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September 17, 1997|BILL DWYRE

A consumer's guide to the best and worst of sports media and merchandise. Ground rules: If it can be read, played, heard, observed, worn, viewed, dialed or downloaded, it's in play here.

What: The Olympians' Guide to Winning the Game of Life (Bud Greenspan, General Publishing Group, $12.95).


This quick-read book of inspirational Olympic moments and quotes is not for the cynical, but then, neither is the man who compiled the moments and quotes, Bud Greenspan.

Greenspan is an internationally known author of books and magazine articles, a noted public speaker and, first and foremost, the producer of inspirational and emotional films about the Olympic Games. He has made the official films of the Olympics in Los Angeles, Calgary and Lillehammer and his film on the 1996 Atlanta Games will be released soon.

Greenspan makes no bones about his approach to the Olympics. He sees them as a world of great sacrifice and effort, as athletic achievement and memory unsurpassed, as a massive collection of Whitney Houston's "One Moment in Time." And as proud as he is of his work, and the Olympic legacy he has left, he is just as proud of his view of the Games as something seen through rose-colored glasses.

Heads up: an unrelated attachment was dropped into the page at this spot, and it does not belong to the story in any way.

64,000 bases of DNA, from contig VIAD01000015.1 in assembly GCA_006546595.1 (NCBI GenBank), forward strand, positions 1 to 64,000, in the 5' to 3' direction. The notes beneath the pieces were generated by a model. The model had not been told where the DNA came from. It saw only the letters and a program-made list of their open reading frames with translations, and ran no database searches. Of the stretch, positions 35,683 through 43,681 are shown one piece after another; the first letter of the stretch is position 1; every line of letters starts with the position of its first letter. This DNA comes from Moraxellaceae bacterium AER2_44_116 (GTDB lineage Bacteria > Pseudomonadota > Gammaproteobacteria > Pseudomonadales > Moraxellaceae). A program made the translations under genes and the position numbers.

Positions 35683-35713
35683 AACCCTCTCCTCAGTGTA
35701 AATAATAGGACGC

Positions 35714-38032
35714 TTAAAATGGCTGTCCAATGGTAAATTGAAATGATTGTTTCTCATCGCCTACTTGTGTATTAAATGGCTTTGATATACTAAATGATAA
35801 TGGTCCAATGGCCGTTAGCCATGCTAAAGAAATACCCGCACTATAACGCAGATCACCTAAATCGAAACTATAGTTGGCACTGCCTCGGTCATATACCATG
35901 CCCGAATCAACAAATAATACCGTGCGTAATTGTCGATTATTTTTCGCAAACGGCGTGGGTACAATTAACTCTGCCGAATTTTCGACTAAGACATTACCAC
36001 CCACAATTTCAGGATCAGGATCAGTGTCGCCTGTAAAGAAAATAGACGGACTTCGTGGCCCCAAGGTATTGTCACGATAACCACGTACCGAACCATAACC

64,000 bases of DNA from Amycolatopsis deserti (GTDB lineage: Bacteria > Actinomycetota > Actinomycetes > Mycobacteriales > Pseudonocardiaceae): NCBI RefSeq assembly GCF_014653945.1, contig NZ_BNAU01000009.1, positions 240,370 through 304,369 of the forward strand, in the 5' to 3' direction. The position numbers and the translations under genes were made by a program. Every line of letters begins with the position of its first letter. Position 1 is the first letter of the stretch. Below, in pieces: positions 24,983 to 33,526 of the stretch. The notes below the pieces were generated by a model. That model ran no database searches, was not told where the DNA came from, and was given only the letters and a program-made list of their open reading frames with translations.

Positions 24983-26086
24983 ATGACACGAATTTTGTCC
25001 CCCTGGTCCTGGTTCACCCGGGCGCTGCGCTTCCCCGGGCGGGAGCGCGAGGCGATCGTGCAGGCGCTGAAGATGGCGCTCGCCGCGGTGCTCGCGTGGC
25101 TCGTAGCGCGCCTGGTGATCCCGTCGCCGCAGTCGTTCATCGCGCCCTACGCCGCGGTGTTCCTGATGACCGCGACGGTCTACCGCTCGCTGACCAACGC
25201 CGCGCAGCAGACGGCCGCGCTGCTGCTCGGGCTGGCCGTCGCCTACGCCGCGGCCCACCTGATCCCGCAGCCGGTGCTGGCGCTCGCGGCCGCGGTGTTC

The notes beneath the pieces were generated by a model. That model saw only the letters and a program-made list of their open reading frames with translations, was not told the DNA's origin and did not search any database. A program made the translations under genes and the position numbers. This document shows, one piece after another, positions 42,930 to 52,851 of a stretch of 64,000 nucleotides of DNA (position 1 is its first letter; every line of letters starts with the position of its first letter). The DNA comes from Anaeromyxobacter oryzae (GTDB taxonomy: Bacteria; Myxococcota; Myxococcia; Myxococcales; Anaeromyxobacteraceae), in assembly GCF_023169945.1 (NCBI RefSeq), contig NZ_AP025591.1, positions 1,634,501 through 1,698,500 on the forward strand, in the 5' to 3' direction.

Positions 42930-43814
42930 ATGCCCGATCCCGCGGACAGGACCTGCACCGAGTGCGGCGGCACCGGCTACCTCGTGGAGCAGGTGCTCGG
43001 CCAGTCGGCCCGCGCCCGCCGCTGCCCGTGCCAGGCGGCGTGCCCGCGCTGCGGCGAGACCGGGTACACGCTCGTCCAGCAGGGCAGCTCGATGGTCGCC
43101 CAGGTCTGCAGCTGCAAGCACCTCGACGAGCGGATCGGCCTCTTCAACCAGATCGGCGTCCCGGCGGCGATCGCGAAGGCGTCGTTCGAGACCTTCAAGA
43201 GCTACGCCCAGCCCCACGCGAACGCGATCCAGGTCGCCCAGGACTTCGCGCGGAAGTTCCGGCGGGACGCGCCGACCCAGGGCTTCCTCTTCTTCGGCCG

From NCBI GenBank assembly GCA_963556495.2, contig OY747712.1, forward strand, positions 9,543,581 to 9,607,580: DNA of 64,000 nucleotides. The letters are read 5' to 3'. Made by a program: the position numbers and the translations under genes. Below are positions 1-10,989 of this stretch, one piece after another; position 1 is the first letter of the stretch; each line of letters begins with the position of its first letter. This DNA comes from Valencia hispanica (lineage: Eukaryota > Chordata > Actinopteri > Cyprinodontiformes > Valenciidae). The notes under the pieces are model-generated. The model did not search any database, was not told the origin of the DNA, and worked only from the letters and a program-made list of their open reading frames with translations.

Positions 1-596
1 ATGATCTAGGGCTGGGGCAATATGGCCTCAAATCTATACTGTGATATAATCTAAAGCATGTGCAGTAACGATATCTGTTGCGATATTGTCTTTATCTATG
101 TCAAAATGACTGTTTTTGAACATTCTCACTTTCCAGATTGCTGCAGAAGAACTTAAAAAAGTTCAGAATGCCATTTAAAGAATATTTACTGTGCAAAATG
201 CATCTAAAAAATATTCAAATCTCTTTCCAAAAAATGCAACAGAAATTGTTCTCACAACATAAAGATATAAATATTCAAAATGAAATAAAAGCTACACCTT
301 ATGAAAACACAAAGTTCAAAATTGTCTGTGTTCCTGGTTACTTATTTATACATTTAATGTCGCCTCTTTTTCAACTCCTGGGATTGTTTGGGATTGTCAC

He is fond of saying, "Let everybody else find the bad things. I'll find the good stories."

For this book, something that can be read in less than an hour and is designed to be kept close at hand for quick, uplifting recharges, Greenspan has drawn from his massive film library for just the right words. Some samples:

* Jamaican sprinter Lennox Miller, talking to his daughter, Inger, after her near-miss at a medal: "Fourth place in a world of 4 billion people isn't so bad."

* Cuban middle-distance runner Alberto Juantorena: "It is the most important thing for a champion to be a good human being."

* Swimmer Janet Evans: "I can go fast, even if I am little."

If you like upbeat, lump-in-the-throat, good-overcomes-evil stories, this little book is for you. If you don't, it's not.

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